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You know you have to let potential business referral sources know about your service so they can open doors for you. But have you given them what they need so they'll reliably recognize WHEN to refer you, and to whom? Unwittingly, we saddle referral sources with the burden of figuring out how to help us, when it's our job to make it as simple as possible.   

For example, instead of merely reminding referrers that you offer employment law services, describe the three most frequently-occurring business problems that your employment law expertise solves for your clients. Now, when your referral sources hear their clients reveal such problems in casual conversation, because they associate you with the problem under discussion, they’ll automatically think of you and describe you in relevant terms while the problem is foremost in the buyer's mind.  

Express your practice in terms of business situations. Internal and external referral sources will know which “Door Opener” problems trigger demand for you, and will find it easier to steer business your way. They'll also recognize that clients will welcome this approach because of its relevance to their world.

I wish I could claim some brilliant insight for this reliable method, but I stumbled across it. In the mid-90s, I was working with a firm's Product Liability group. A Banking/Finance partner asked the PL group if he could take a few minutes at the beginning of their meeting to talk about what BF was doing these days. The clear intent was to stimulate introductions to the PL group's clients.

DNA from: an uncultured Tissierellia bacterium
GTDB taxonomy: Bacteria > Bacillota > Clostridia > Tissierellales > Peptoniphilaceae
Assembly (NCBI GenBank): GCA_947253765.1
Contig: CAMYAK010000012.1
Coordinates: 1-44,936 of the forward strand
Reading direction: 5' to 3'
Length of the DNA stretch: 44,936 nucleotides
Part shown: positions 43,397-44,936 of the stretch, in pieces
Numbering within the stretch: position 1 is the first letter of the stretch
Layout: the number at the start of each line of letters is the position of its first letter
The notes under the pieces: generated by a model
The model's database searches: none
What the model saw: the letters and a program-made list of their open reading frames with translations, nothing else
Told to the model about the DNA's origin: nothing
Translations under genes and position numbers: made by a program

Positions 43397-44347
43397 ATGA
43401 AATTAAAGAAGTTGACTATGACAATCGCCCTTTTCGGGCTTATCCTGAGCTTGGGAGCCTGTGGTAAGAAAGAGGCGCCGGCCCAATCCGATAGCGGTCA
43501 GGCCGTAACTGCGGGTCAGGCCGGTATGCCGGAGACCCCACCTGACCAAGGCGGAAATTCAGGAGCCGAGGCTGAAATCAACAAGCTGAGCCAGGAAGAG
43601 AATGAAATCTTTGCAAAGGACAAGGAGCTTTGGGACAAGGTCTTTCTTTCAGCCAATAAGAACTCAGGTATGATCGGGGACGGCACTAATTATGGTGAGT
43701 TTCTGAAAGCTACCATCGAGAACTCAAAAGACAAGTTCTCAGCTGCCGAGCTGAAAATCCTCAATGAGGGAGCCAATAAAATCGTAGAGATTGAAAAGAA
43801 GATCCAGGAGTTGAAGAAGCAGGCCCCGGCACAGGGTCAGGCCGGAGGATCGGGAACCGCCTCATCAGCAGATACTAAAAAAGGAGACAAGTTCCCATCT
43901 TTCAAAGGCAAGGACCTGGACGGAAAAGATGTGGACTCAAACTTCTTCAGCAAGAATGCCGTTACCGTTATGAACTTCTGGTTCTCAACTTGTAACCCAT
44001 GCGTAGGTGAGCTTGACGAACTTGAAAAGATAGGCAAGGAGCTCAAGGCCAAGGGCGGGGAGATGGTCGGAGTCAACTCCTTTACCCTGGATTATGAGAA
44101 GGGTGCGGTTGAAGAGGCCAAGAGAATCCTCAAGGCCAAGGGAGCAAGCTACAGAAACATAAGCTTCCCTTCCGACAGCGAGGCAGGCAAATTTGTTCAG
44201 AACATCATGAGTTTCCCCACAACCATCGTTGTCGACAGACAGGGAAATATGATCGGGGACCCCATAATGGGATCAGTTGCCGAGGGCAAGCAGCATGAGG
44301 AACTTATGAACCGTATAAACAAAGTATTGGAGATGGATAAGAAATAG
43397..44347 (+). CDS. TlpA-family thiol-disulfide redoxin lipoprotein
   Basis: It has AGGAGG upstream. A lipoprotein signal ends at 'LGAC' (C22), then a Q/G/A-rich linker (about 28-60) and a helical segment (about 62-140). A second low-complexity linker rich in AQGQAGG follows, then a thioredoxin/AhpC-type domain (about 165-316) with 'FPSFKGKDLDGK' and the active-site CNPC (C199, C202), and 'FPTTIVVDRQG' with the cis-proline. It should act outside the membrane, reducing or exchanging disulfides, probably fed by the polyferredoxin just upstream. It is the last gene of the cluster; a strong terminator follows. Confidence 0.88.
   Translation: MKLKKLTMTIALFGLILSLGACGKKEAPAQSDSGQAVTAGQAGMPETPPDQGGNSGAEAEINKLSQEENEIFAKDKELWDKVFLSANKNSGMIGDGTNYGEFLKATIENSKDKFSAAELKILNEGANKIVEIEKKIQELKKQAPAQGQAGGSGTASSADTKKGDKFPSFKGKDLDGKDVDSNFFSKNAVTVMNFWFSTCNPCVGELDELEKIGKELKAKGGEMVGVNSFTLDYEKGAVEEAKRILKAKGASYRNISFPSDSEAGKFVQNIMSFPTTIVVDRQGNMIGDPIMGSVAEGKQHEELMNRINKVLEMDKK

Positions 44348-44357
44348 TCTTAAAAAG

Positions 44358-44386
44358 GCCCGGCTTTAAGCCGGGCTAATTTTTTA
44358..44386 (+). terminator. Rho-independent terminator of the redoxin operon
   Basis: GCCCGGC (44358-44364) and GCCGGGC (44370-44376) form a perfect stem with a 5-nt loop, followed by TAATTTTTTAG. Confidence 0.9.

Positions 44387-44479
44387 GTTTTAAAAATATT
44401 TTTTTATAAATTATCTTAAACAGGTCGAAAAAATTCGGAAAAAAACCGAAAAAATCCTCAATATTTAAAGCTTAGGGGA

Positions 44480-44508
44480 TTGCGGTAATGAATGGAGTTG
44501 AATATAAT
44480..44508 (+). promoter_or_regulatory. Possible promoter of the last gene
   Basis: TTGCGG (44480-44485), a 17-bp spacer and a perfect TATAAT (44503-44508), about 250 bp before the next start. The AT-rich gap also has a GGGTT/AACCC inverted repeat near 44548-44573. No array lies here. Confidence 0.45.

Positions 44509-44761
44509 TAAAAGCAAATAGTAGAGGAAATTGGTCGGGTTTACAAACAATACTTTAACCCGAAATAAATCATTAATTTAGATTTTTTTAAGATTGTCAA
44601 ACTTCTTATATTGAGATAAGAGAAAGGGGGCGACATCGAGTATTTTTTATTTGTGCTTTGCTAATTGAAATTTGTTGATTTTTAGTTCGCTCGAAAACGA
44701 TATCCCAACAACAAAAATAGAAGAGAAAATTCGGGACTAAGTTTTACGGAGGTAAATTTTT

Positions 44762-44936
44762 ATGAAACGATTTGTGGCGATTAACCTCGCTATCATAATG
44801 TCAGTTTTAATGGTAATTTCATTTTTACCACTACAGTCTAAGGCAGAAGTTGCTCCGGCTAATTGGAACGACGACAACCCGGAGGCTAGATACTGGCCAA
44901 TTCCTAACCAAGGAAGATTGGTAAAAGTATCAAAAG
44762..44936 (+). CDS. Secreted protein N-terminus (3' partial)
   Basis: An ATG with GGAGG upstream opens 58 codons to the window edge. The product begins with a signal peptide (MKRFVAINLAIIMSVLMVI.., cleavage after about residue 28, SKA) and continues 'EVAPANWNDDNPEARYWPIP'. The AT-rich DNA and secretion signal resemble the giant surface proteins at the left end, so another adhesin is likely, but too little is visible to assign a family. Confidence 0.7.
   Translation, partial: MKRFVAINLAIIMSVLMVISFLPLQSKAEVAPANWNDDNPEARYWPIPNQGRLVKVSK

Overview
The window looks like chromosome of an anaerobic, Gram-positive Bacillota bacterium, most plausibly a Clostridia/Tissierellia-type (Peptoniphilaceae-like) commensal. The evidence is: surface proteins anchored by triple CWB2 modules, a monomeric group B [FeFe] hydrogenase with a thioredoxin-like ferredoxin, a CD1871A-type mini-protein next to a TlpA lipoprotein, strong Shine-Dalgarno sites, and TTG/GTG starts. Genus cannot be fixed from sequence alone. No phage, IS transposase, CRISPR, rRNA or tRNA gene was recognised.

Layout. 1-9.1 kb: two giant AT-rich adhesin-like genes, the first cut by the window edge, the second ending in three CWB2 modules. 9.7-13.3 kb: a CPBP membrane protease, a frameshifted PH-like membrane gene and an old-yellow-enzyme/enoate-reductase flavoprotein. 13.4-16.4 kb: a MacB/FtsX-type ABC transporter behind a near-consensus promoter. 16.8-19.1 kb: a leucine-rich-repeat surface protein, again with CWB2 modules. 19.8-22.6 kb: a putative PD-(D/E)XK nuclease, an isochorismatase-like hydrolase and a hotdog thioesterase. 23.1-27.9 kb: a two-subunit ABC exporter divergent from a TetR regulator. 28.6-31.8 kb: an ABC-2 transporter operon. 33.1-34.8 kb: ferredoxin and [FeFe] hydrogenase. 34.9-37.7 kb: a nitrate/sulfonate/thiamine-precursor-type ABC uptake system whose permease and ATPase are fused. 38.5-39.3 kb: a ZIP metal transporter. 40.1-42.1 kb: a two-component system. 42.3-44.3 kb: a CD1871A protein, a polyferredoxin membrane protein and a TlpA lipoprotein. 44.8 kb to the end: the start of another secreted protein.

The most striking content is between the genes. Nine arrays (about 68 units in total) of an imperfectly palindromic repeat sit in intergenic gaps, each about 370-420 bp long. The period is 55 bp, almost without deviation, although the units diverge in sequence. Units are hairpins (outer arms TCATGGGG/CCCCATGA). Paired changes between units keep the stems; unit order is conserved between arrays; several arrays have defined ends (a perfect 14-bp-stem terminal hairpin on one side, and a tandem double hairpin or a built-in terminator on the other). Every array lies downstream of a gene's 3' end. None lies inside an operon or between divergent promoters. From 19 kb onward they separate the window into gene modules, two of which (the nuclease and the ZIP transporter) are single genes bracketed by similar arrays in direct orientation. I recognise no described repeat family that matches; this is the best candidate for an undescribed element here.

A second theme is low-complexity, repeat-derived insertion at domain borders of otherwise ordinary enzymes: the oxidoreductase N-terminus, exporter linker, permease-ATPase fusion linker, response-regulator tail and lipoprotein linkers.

The BF leader explained a number of developments in his area, which were met with total silence. It was pretty uncomfortable, kind of like when a comedian bombs. You feel for him.

I happened to be sitting next to the BF leader. I explained that I was neither a PL nor BF lawyer, and asked how a layman such as myself could recognize when BF skills were needed. He quickly cited four specific situations, business conditions, problems and challenges that would trigger the need for his group's expertise. Immediately, the hoped-for chatter began around the table, as his colleagues now recognized in BF's situation descriptions things they'd heard their clients talk about. BF immediately became relevant to those other partners' clients, and they couldn't wait to connect him.

Remember that you must first establish your Relevance. With it, you're part of the conversation. Without it, you're trying to change the conversation. 

Mike O'Horo

Need help with the “how” part of this concept?  

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